It will be understood by all who read any biographical sketch of one so eminent as the Southern military leader thus portrayed in Mr. Hill's splendid words, that the facts of his life must sustain the eulogy. Fortunately this support appears even in the cold recital which is here attempted. General Lee was born at Stratford, Virginia, January 19, 1807, and was eleven years old on the death of his chivalric father, General Henry Lee, the "Light Horse Harry" of the American Revolution. In boyhood he was taught in the schools of Alexandria, chiefly by Mr. William B. Leary, an Irishman, and prepared for West Point by Mr. Benjamin Hallowel1. He entered the National military academy in 1825, and was graduated in 1829, without a demerit and with second honors. During these youthful years he was remarkable in personal appearance, possessing a handsome face and superb figure, and a manner that charmed by cordiality and won respect by dignity. He was thoroughly moral, free from the vices, and while "full of life and fun, animated, bright and charming," as a contemporary describes him, he was more inclined to serious than to gay society.
At his graduation he was appointed second-lieutenant of engineers and by assignment engaged in engineering at Old Point and on the coasts. In 1834 he was assistant to the chief engineer at Washington; in 1835 on the commission to mark the boundary line between Ohio and Michigan; in 1836 promoted first lieutenant, and in 1838, captain of engineers. In 1837 he was ordered to the Mississippi river, in association with Lieutenant Meigs (afterward general) to make special surveys and plans for improvements of navigation; in 1840 a military engineer; in 1842 stationed at Fort Hamilton, New York; and in 1844 one of the board of visitors at West Point. Captain Lee was with General Wool in the beginning of the Mexican war, and at the special request of General Scott was assigned to the personal staff of that commander. When Scott landed 12,000 men south of Vera Cruz, Captain Lee established the batteries which were so effective in compelling the surrender of the city.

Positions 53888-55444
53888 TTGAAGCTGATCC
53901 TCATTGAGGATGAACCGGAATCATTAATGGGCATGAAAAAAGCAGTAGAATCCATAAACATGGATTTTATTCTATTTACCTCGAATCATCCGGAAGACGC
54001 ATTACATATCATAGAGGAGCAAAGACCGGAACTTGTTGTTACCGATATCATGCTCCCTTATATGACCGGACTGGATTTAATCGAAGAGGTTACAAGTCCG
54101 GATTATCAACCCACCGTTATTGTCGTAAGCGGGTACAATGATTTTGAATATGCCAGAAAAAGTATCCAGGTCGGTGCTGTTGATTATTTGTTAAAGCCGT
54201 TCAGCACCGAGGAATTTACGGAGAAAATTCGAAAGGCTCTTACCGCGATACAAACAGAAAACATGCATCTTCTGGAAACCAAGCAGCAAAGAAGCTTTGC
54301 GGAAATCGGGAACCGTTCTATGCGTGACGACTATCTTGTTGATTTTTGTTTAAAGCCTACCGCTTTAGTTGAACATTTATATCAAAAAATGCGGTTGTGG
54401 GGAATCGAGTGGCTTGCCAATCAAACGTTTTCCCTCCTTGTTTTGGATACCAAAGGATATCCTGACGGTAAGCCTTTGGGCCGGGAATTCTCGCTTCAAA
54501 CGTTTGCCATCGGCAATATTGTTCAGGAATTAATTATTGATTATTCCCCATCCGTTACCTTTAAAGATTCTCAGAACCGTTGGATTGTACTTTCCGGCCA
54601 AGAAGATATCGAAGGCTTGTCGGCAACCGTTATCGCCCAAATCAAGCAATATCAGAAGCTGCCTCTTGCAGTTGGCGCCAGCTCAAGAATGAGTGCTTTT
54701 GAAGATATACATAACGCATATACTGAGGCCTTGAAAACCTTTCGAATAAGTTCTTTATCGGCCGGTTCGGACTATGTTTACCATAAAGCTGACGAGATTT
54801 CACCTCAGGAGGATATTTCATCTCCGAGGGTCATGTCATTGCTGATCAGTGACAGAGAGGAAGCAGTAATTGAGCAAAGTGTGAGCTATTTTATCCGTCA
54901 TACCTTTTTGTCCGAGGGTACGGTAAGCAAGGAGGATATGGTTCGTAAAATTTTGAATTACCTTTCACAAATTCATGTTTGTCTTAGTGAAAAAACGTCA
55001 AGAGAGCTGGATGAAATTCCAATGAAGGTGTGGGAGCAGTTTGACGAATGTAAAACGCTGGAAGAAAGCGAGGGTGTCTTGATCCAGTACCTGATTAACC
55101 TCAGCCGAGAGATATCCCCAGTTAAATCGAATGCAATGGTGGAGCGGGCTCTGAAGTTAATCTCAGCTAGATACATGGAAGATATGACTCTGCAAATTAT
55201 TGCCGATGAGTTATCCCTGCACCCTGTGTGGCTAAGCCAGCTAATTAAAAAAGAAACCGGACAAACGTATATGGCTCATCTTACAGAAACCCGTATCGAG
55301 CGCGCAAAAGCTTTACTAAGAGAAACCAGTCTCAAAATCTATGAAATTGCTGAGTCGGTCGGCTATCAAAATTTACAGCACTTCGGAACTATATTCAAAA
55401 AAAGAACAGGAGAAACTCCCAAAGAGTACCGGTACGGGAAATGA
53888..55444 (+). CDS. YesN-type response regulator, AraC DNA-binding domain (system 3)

The advance which followed met with serious resistance from Santa Anna at Cerro Gordo. Here Captain Lee made the reconnaissances and in three days' time placed batteries in positions which Santa Anna had judged inaccessible, enabling Scott to carry the heights and rout the enemy. In his report Scott wrote: "I am compelled to make special mention of Captain R. E. Lee," and the brevet as major was accorded the skillful artilleryman. The valley of Mexico was the scene of the next military operations, and here Lee continued to serve with signal ability and personal bravery. One act of daring General Scott afterward referred to as" the greatest feat of physical and moral courage performed by any individual in my knowledge pending the campaign." Having participated in the daylight assault which carried the entrenchments of Contreras, Captain Lee was soon afterward engaged in the battles of Churubusco and Molino del Rey, gaining promotion to brevet lieutenant-colonel. In the storming at Chapultepec, one of the most brilliant affairs of the war, he was severely wounded, and won from General Scott, in his official report, appreciative mention as being "as distinguished for execution as for science and daring." After Chapultepec he was recommended for the rank of colonel. The City of Mexico was next taken and the war ended.
Among the officers with Lee in Mexico were Grant, Meade, McClellan, Hancock, Sedgwick, Hooker, Burnside, Thomas, McDowell, A. S. Johnston, Beauregard, T. J. Jackson, Longstreet, Loring, Hunt, Magruder, and Wilcox, all of whom seemed to have felt for him a strong attachment. Reverdy Johnson said he had heard General Scott more than once say that his "success in Mexico was largely due to the skill, valor and undaunted energy of Robert E. Lee." Jefferson Davis, in a public address at the Lee memorial meeting November 3, 1870, said: "He came from Mexico crowned with honors, covered with brevets, and recognized, young as he was, as one of the ablest of his country's soldiers." General Scott said with emphasis: "Lee is the greatest military genius in America." Every general officer with whom he personally served in Mexico made special mention of him in official reports. General Persifer Smith wrote: "I wish to record particularly my admiration of the conduct of Captain Lee, of the engineers--the soundness of his judgment and his personal daring being equally conspicuous." General Shields referred to him as one" in whose skill and judgment I had the utmost confidence." General Twiggs declared" his gallantry and good conduct deserve the highest praise," and Colonel Riley bore "testimony to the intrepid coolness and gallantry exhibited by Captain Lee when conducting the advance of my brigade under the heavy flank fire of the enemy."